Samantha Parkington: The American Girl Doll That Shaped My Politics

In continuation of celebrating Women’s History Month, I am celebrating Samantha Parkington, the American Girl doll that shaped my politics. When I was 8 years old and in 3rd grade, I learned about Samantha Parkington, the American Girl doll whose story is set in 1904 Victorian era New York. Her story is rooted in progressivism and the Women’s Suffrage Movement. I read about her in school and dreamed of receiving the American Girl doll for Christmas, which is somewhat ironic because one of the storylines in one of the books about Samantha I was reading was about how she dreamed about receiving a very special doll for Christmas. It was like a little girl’s doll dream inception.

I did receive Samantha for Christmas at my complete and utter elation (see photo below). That year I was in 3rd grade was also the year of 9/11, it was a tumultuous time for the world filled with much uncertainty, which made receiving Samantha for Christmas even more comforting. Samantha inspired me in so many ways – her story was compelling in a number of unique ways. Despite being raised comfortably upper class in Bedford, New York, Samantha’s character dealt with real life suffering: her parents passed away in a tragic boating accident and therefore left Samantha orphaned. Her story helped shape my conceptions of empathy.

Her Uncle Gard, who serves as a father figure of sorts to Samantha marries a suffragist, who becomes Samantha’s aunt, Cornelia. Cornelia is one of the first women to join in the protests in New York City for women’s rights to vote. I learned about the Women’s Suffrage Movement this way.

Women gained the right to vote in 1920 in America.

Samantha’s stories has layers of justice orientation to it, which is wonderful for young girls and boys to learn about. While she was raised comfortably in high society, Samantha experienced an emotional suffering that made her a multi-dimensional character. Furthermore, a significant part of the plot of her story is how she befriends the maid servants of a neighboring house, Nelly and her sisters (girls who are her age) and teaches them how to read. This opened my eyes to the horrors of child labor at an early age.

Since Samantha and her story captured my heart, I wanted to share this with the author of her story, Valerie Tripp as a 3rd grader. I wrote a letter to Valerie about how much I learned from Samantha’s stories and how much this doll meant to be as I was learning more about progressive causes. I also included a drawing of Samantha. I received a letter back that expressed her happiness. I learned at a young age that speaking up for what is right can have a positive impact on the world and Samantha’s story helped shape this understanding at a very young age.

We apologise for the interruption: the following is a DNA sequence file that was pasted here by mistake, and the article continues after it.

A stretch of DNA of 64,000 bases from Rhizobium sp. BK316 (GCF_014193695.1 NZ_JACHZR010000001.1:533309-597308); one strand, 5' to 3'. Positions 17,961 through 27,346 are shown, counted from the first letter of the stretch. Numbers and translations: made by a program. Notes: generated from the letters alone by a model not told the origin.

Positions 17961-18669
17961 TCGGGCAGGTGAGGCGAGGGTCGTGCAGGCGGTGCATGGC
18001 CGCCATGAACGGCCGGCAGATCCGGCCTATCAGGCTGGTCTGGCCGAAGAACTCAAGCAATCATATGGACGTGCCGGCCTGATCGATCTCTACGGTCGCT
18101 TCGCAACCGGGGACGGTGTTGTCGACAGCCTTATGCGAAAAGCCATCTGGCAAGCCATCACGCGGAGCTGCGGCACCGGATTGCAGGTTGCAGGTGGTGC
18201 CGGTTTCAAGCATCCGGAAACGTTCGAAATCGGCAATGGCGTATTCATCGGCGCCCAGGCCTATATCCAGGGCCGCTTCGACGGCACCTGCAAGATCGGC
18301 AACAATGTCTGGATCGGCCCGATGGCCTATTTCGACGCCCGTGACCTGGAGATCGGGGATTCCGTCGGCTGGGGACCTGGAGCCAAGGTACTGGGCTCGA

When I was a student in community college, I took a public speaking course. One of the prompts was to share a story from your youth that meant a lot to you and how that experience shaped you. Naturally, I chose Samantha for how she was the catalyst for my political views to come; at the least, she helped me understand the need for civic engagement in society in all facets of life. I brought the doll along to my college class and I nervously remember how that would be received. The class ended up loving the speech that I made about Samantha (to my relief) and I received an A in the class.

To my chagrin a couple years ago, Mattel, now American Girl’s parent company pulled Samantha from their doll line (for reasons beyond my understanding) and at the outrage of many fans of Samantha, she was finally brought back a couple years later. It still astonishes me that a toy executive could be that callous in removing a character which represents so much goodness. Thankfully, Samantha’s tale did not end there. She is still available to my heart’s content.

Teacher, rule breaker, and speech maker are all descriptions of Samantha

My speech was centered in the idea that stories can help shape our outlooks in life and learning this at an early age helped to shape much of my values today. In Samantha’s case and what I learned from her story, these values are rooted in compassion, generosity, women’s rights, and an awareness in the pursuit of a more fair and just world. I think we can all agree that she serves as a wonderful role model for young girls. Thank you, Samantha.

The film adaptation was produced by Julia Roberts in 2004 and starred AnnaSophia Robb.
This was Christmas 2001 and I was elated to receive Samantha.

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